I started out with TWO chimneys' full of charcoal, about 15 Lbs total – I use the larger chimneys that Webber makes and I only use Kingsford PRO grade charcoal when smoking meat, they sell it at Home Depot and it doesn’t cost any more than their regular grade stuff but it burns HOTTER- NOT good stuff for grilling chicken or steaks but it works great for smoking meat.  I like starting the charcoal chimneys on the ground or on another grill. When ready, I placed the coals in the "firepan” and then I placed the “column” section on top of the “firepan” base, I filled the water pan with, wait for it, WATER! In my opinion, anything else is a wasted effort and expense, it’s ONLY there to keep the meat being smoked moist and to prevent any chance of flair ups from drippings hitting the coals below and it IS going to fill up with drippings as you smoke your meat. I got the unit up to temperature but I didn't trust the Brinkmann thermometer from the start - So I placed a trusted one on the lower rack from the get go. Soon the Brinkmann Smoker/Grill got up to 265 degrees (Fahrenheit for you foreigners) rather quickly and I threw the first batch of meat on –Whole chickens, about 12 lbs total, one rack only (bottom). Things were going nicely for about an hour and then the temp dropped off real hard, Hmmm. The reviews that I read earlier made me go directly to the "firepan" l lifted the “column” (Careful! - There's water in THAT pan!) off of the “firepan” with the lid in place (to trap the heat inside to help keep the meat hot – and I do this any time I have to add charcoal). I sat it aside, sure enough I had a insulation barrier of ash killing my heat, temperature had dropped to 235 degrees - too low for smoking meat.  I stirred the coals to get the ash off and put the “column” back on the “firepan” and the temp came back up but I already know this was going to be an ongoing problem (from what I had read form other reviewer's experience).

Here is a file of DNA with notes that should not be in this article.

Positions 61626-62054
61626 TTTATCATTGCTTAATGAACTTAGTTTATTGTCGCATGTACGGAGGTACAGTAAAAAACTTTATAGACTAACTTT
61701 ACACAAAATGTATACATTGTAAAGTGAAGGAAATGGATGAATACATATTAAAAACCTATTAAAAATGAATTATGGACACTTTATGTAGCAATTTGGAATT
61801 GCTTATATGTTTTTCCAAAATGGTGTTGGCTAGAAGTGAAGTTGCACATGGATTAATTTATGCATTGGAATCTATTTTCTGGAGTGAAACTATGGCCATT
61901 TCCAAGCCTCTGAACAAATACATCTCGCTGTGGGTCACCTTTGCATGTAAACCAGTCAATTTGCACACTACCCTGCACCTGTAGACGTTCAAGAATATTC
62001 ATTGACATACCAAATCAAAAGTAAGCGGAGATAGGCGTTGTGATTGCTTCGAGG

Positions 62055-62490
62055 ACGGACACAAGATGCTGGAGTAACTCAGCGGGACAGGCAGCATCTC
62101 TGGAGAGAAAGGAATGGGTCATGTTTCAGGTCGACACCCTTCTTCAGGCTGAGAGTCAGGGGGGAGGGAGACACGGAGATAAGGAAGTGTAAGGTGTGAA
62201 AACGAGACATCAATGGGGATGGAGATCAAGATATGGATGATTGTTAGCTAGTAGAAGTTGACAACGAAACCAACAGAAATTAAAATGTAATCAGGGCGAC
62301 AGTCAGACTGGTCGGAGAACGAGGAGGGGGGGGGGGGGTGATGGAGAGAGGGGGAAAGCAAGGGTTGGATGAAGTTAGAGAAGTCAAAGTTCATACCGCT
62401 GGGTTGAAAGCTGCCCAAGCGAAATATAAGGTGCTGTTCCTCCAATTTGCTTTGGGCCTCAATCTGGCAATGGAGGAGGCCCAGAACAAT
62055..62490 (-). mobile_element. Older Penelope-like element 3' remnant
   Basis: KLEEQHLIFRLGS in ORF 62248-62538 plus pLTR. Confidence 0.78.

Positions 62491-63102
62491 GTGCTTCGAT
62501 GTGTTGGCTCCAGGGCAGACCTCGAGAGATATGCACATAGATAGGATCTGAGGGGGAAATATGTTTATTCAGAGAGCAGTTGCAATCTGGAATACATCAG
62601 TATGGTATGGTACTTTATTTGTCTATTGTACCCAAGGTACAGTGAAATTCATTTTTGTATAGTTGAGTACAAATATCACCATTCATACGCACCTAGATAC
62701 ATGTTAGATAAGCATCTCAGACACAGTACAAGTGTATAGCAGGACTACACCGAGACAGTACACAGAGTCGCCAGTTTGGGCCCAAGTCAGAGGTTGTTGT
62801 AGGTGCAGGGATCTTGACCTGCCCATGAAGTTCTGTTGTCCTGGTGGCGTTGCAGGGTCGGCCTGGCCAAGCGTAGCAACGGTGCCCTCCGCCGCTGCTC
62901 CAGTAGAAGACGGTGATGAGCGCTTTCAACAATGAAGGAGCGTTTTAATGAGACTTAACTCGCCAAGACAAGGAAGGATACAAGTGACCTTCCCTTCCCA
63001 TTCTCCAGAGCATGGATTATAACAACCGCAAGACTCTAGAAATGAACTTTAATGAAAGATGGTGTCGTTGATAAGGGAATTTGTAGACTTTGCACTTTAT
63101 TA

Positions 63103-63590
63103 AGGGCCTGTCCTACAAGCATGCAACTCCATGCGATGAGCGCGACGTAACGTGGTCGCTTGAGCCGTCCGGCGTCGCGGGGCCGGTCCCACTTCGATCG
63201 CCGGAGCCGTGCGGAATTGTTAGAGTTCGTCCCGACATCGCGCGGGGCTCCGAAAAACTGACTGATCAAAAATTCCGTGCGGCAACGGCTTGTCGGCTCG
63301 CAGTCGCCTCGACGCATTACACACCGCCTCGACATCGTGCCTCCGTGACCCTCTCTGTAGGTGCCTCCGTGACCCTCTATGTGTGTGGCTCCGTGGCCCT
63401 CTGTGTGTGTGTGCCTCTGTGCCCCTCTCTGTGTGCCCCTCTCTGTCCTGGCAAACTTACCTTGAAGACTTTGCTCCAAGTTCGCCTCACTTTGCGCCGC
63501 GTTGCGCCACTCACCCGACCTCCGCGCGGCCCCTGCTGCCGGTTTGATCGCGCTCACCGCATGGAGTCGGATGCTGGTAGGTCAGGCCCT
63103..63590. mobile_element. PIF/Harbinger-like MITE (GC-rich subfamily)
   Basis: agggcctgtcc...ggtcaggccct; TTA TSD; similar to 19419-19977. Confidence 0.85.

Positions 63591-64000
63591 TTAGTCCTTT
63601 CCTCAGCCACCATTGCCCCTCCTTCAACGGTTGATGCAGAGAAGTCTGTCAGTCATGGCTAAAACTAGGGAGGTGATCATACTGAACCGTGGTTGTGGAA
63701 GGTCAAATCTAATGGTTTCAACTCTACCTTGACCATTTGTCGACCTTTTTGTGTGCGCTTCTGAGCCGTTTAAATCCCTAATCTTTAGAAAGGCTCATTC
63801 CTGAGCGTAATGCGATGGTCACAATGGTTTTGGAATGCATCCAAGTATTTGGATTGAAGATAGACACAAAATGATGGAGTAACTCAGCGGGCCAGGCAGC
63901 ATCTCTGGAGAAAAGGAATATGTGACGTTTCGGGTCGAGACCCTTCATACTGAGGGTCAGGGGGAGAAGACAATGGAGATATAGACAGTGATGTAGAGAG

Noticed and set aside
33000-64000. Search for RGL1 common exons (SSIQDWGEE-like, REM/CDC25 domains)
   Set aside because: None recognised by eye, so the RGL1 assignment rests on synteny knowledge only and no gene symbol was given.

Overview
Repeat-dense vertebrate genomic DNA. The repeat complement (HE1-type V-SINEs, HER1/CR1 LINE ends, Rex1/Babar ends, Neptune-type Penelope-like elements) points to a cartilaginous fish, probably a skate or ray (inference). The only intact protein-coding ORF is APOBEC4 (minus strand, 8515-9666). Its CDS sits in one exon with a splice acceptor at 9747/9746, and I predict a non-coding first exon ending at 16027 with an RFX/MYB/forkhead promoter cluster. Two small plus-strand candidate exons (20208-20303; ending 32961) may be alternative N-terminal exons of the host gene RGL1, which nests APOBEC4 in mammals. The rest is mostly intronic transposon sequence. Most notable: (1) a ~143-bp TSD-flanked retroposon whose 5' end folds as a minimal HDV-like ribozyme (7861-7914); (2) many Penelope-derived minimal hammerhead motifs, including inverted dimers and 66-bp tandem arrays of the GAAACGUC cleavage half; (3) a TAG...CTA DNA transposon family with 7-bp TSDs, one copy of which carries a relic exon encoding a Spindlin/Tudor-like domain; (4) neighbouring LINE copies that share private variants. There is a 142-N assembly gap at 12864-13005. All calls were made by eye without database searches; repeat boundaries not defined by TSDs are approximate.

Now, lucky for me, this unit had shipped with TWO bottom painted parts in the box (the one with the feet- but not the "liner").  So what I did was take the second "firepan" and drilled four 1/4 inch holes around the sides - at the 3/6/9&12'o clock positions and three inches down from the top lip. Next, I again lifted off the "column” portion of the Brinkmann (Careful! - There's water in THAT pan!) And sat it on the ground. Next, wearing leather welder's gloves, I dumped the hot "firepan" over into a stainless steel fire box, HOT coals and all I retrieved the “liner” and placed it in the newly drilled “cold” bottom. Next I took the grill rack I wasn’t using and put it over the bottom “firepan” with the hot liner in it and then I put the HOT coals on that grill then I placed the “column” (Careful! - There's water in THAT pan!) on the “firepan” base that now had the HOT coals on top of the grill rack that I had turned into a grate. Temperature came right back up AND STAYED THERE! Now, I’m not really excited about Brinkmann’s COLD_IDEAL_HOT thermometer arrangement, but in all fairness, the midpoint of “Ideal” to just before “Hot” was showing as a true 250-275 degrees Fahrenheit, according to my trusted thermometer, good temps for smoking meat.  I just don’t understand Brinkmann’s thinking that their arraingement was better than fitting one that actually showed temperature.  Anyhow, after modifying the “firepan” arrangement the temperature showed to be much more stable and the big drops in temperature stopped. I did find I needed to add about 10 COLD briquettes’ every 42 minutes or so by lifting off the “column” WITH THE LID ON to keep the heat on the meat (Careful! - There's water in THAT pan!) and, when I add those 10 COLD briquettes I “nest” them into the existing HOT coals with grilling tongs, it really helps in getting them going faster. * remember to keep the water pan at least ¾ full at all times – it helps keep the internal temperature more stable, even when you have the “column” off of the “base”.